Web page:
That’s a fairly simple adjustment for a professional basketball player to make. Many young players tend to let their offensive successes and failures affect other aspects of their game. While that might not be the case with Crowder, it’s difficult to argue with the evidence: Dallas is 20-11 this season when Crowder shoots 50 percent or higher from the field, and he’s played at least 12 minutes in all but three of those games. Although his imprint on games might not run as deep as those Nowitzki or Ellis make, when Crowder is on, the Mavericks are on.

So what’s he got to do to keep this run going? As Mavs great Rolando Blackman famously said, it’s all about confidence.

“Be aggressive,” he said. “Take the shots, and don’t worry about make or miss, because I know I can shoot the ball. Just take the shots.”

Mavs anxiously awaiting summer development of rookie class

DALLAS — After suffering through a sub-par season by their own standards, the Dallas Mavericks were forced to head out on summer vacation early while missing the playoffs for the first time in 13 years.

But for the Mavs’ rookies and young contributors, this summer will be anything but a vacation.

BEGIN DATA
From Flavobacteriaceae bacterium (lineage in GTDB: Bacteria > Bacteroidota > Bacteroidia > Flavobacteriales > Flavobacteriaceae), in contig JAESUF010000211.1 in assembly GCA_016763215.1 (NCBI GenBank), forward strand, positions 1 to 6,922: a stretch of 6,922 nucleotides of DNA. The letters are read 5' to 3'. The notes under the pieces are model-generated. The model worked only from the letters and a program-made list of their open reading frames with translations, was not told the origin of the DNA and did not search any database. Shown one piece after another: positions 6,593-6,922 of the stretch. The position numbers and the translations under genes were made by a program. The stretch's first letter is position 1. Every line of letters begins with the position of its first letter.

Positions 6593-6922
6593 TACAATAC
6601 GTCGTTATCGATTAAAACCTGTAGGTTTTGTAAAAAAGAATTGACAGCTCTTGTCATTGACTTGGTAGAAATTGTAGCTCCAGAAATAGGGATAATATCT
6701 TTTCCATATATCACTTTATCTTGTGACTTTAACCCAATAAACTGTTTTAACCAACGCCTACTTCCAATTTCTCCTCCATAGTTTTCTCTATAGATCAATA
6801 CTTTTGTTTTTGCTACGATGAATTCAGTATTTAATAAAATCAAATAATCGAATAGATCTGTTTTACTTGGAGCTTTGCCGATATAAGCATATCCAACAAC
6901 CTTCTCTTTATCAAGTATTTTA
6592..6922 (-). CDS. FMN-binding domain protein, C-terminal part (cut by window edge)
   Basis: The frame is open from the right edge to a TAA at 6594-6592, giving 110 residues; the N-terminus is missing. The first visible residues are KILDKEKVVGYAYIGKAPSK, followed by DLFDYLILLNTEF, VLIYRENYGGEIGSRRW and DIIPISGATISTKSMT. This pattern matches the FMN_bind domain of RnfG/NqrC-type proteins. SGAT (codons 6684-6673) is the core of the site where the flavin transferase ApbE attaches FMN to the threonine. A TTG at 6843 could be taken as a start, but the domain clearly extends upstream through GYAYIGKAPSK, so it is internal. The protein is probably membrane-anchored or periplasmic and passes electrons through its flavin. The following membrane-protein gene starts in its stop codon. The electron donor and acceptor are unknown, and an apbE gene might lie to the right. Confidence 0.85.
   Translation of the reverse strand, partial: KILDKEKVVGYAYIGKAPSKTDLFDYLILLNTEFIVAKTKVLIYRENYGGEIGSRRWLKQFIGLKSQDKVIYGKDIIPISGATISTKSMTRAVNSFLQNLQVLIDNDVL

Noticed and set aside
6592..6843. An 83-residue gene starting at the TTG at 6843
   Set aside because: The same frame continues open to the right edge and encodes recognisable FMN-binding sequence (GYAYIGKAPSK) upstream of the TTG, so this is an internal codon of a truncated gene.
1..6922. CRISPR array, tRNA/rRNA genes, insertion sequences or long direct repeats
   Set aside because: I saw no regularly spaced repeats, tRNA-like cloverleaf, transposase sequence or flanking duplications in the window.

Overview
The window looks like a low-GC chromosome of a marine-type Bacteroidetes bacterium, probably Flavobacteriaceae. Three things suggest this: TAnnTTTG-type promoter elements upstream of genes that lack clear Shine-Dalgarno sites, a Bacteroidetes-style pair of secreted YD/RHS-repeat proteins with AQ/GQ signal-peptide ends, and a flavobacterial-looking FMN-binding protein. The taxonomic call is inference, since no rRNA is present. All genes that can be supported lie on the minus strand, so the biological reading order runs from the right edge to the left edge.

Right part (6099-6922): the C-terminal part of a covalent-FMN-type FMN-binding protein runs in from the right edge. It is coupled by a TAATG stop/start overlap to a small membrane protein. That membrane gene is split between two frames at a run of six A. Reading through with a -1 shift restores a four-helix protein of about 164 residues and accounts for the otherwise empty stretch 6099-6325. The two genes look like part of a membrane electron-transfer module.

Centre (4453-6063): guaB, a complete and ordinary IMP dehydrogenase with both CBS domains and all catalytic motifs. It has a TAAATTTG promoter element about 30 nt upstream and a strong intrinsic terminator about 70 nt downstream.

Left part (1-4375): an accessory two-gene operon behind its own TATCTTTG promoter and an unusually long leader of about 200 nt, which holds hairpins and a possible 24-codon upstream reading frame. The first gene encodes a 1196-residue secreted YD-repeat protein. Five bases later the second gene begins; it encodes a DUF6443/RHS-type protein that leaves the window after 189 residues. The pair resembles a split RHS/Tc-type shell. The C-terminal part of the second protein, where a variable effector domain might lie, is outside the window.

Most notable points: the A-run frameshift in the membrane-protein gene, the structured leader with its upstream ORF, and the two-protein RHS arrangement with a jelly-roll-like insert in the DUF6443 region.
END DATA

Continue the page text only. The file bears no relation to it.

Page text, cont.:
Rallying back from 10 games below .500 on Jan. 9 to break even with a .500 record at 41-41 on the season, the Mavericks took very little positive out of the 2012-13 campaign. Still, after seeing the quick development of two second-round selections in last summer’s NBA Draft, the Mavs did see encouraging signs and building blocks for the future.

“Even to get back to .500 we (messed) up another 10 games. You know, we should have been a whole lot better. There’s just no satisfaction from this season whatsoever. None, but I mean, it was nice to see some of the rookies play,” Mavericks owner Mark Cuban said.

Playing in 78 games and making 16 starts, forward Jae Crowder led the youth movement for the Mavs despite being the team’s third and final draft-day acquisition with the No. 34 overall selection. Still, after getting off to a scorching-hot start, the first-year pro would admittedly hit a wall, finishing the season shooting just 38.4 percent from the field and 32.8 percent from 3-point range while averaging 5.0 points, 2.4 rebounds and 1.2 assists in 17.3 minutes an outing.

Meanwhile, the pick right before Crowder also showed promise as center Bernard James became a valuable contributor for the team in the interior while appearing in 46 outings and making 11 starts himself.